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    Education of Indigenous Peoples in Canada

    Before contact with Europeans, Indigenous peoples educated their youth through traditional means — demonstration, group socialization, participation in cultural and spiritual rituals, skill development and oral teachings. The introduction of European classroom-style education as part of a larger goal of assimilation disrupted traditional methods and resulted in cultural trauma and dislocation. Reformers of Indigenous education policies are attempting to reintegrate traditional teachings and provide more cultural and language-based support to enhance and improve the outcomes of Indigenous children in the education system.

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    Indigenous Peoples and Government Policy in Canada

    For most of the history of political interaction between Indigenous people and the Canadian government (and its colonial predecessors) government policy has focused on First Nations. The Inuit were barely acknowledged until the 1940s, while special responsibility for Métis and Non-Status Indians was largely denied until 2016. The early history of Indigenous policy in Canada is characterized by the presence of both France and Britain as colonizing powers. British colonial policy acknowledged Indigenous peoples as sovereign nations. Post-Confederation Canadian Indigenous policy initially was based on a model of assimilation, with one of its main instruments being the Indian Act. Since the late 1960s, government policy has gradually shifted to a goal of self-determination for Indigenous peoples, to be achieved through modern-day treaties and self-government agreements.

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    Health of Indigenous Peoples in Canada

    Prior to colonization, Indigenous Peoples possessed rich and diverse healing systems. Settlers’ introduction of new and contagious diseases placed these healing systems under considerable strain. Europeans also brought profound social, economic and political changes to the well-being of Indigenous communities. These changes continue to affect the health of Indigenous Peoples in Canada today. (See also Social Conditions of Indigenous Peoples in Canada and Economic Conditions of Indigenous Peoples in Canada.)

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    Indigenous Peoples in Canadian Law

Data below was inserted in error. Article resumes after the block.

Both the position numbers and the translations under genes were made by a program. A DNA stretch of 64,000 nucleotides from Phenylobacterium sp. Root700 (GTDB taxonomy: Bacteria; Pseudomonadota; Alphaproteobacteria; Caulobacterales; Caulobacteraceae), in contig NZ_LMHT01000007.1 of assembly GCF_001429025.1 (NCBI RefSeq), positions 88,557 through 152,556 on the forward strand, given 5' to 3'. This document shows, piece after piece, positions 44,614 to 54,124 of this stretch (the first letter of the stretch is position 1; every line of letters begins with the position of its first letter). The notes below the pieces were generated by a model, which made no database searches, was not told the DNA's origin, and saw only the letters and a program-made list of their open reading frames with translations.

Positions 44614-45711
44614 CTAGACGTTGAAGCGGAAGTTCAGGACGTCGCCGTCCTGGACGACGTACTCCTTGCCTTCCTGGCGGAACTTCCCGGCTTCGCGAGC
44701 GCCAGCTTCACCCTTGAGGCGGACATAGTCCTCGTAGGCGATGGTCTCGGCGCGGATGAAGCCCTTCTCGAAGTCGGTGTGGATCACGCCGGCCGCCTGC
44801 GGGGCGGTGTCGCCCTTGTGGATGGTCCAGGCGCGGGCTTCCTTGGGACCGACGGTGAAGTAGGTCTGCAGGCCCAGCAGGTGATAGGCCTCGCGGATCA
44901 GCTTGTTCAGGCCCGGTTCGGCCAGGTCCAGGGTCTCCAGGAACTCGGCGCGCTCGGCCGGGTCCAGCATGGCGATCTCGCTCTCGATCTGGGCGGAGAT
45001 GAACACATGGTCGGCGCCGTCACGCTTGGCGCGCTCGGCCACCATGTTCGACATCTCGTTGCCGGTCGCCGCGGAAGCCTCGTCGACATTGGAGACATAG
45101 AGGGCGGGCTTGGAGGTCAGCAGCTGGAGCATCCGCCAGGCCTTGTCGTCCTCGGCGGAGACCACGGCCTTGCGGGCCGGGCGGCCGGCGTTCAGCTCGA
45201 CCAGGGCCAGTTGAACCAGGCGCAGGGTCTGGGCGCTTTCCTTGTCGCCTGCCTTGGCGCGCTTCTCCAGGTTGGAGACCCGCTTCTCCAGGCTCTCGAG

Owing to Canada's complex social and constitutional history, the special legal rights of Canada's First peoples vary from one part of the country to another and in their application to different groups.

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    Indigenous Political Organization and Activism in Canada

    Political activism among Indigenous people in Canada since the late 19th century has largely reflected attempts to organize political associations beyond the band level to pursue common interests. In the wake of persistent criticism of the federal government’s proposed “White Paper” policy (1969), major Indigenous organizations, most notably the Assembly of First Nations, gained political recognition and became established players on the national scene. These organizations were joined in 2012 by the national movement Idle No More. This article describes Indigenous political organization as it relates to Canadian federal, provincial or territorial political bodies, not the political structures of specific Indigenous communities, which often predate interaction with Europeans and subsequent colonial infrastructure.

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    Urban Migration of Indigenous Peoples in Canada

    The Aboriginal population is the most rural in Canada. One-half of a million Aboriginal people are committed to the land by heritage, by rights in a rural land base, and by a broad range of bureaucratic mandates provided by the federal government. These conditions are supported by the Constitution Act, 1982, a legal guarantee that is unique in the world for an Aboriginal population with a predominantly hunting heritage.